On average, installing solar panels in a 2,000-square foot residential area can cost $18,000 to $20,000. This amount equals $2.75 to $3.35 per watt. But you are qualified to get a tax credit from the government for switching to renewable energy. This will reduce your expense between $13,300 to $14,800, which is 80% lower than a decade ago.
Factors that affect the cost of installing solar panels in your home
Size of the solar system
Solar system size is the amount of energy all solar panels can give you, given they’re in perfect condition and fully functional. It’s measured in kilowatt-hours (kWh).
A lot can affect the energy output of a solar panel. Its efficiency (amount of sunlight it can convert into electricity), its position and angle (should be fully exposed to the sun), the temperatures in your area (the higher the temperature, the lower the efficiency or energy output), etc.
The size of your solar system depends on how much electricity you need to power your home and run your appliances. The more power you need, the bigger your solar systems should be.
Since solar panels harvest sunlight into usable electricity, it matters that your area has sunny weather. The more the sun shines, the fewer panels you’re going to need, and the lesser cost you’ll have to pay.
The incentives of your state or municipality also matter. Like the federal tax credit, your locality can also provide tax incentives that can save you money.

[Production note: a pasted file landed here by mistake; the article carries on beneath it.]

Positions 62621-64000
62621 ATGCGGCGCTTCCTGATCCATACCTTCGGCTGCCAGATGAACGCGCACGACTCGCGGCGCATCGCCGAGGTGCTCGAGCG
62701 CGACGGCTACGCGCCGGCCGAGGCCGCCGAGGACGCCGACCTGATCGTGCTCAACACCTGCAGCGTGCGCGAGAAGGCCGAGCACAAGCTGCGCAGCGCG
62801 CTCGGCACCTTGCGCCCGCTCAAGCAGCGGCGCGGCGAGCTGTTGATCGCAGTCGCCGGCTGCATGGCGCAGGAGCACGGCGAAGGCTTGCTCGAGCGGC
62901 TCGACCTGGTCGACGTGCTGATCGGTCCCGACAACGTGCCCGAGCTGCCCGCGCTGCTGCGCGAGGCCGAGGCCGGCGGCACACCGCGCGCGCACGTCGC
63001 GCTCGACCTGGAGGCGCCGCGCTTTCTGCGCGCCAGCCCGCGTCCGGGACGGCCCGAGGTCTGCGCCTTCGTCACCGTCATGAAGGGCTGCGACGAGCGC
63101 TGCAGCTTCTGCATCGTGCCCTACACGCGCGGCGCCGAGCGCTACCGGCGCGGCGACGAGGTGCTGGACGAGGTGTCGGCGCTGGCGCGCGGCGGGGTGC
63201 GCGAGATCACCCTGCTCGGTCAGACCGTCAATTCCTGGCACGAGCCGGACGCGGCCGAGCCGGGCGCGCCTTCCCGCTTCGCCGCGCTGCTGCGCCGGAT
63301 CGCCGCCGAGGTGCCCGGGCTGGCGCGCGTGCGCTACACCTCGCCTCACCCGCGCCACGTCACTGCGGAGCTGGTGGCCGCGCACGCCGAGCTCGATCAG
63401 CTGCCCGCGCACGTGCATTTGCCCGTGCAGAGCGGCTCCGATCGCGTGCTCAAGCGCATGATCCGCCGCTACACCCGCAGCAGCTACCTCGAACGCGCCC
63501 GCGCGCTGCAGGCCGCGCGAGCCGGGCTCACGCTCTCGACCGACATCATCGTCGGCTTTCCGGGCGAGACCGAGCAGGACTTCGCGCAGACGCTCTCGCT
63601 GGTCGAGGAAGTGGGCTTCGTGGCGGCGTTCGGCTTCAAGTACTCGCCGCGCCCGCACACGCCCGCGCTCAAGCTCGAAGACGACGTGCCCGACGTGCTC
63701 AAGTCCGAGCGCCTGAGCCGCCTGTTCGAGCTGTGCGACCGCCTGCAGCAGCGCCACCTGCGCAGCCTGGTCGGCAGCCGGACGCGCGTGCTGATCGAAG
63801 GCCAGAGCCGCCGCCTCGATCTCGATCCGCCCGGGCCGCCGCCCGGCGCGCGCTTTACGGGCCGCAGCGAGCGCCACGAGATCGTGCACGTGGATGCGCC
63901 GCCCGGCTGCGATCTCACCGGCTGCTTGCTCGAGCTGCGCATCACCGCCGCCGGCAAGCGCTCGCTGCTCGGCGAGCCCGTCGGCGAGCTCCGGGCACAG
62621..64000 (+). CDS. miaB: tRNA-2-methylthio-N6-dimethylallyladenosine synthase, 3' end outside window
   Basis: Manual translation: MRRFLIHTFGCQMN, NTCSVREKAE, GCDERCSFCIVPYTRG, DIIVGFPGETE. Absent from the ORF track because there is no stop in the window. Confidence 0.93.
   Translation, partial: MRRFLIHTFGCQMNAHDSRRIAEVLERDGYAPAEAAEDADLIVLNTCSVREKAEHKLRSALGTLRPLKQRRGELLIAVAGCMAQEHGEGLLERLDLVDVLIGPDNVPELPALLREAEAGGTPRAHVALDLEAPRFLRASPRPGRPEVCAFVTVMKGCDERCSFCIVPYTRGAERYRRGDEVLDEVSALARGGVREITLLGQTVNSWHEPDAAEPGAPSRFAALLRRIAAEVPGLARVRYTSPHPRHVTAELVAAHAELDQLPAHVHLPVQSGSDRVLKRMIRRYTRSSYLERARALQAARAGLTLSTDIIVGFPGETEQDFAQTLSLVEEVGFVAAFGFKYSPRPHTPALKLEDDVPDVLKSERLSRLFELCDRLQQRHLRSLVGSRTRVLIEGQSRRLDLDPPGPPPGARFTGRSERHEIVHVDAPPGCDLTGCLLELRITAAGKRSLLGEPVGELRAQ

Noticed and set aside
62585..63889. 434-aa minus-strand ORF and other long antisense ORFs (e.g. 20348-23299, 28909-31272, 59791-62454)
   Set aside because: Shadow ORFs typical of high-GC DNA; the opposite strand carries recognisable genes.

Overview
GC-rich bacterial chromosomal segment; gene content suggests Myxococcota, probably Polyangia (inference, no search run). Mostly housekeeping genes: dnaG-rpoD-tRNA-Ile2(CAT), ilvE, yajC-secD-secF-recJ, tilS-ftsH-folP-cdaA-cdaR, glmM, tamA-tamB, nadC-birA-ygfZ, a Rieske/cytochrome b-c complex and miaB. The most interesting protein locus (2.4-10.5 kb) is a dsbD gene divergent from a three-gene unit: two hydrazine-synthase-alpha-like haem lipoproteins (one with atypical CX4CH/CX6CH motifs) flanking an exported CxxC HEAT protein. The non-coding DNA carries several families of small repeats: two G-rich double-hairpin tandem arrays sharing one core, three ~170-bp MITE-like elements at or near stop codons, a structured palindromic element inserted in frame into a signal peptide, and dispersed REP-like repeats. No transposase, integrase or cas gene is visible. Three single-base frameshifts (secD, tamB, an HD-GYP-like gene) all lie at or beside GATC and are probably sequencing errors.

Your local market conditions can also increase or decrease installation costs. Competitions can dictate market pricing; the more competition, the lower the cost.
Solar panel companies offer different prices for their products. Their prices are affected by their name and reputation, financial health, product quality, and manufacturing size.
Premium manufacturers, such as LG and Panasonic, have reputable names, strong corporate bonds, good financial standing that makes them capable of granting warranty claims, and high-quality products using the latest technologies. These brands sell more expensive solar panels.
On the other hand, Tier 1 brands like Jinko have lesser product quality, but it doesn’t fall far behind Panasonic and LG. Their solar panels are 1% to 2% less efficient than those produced by premium brands, but they have large-scale production and a higher market share, allowing them to lower their prices.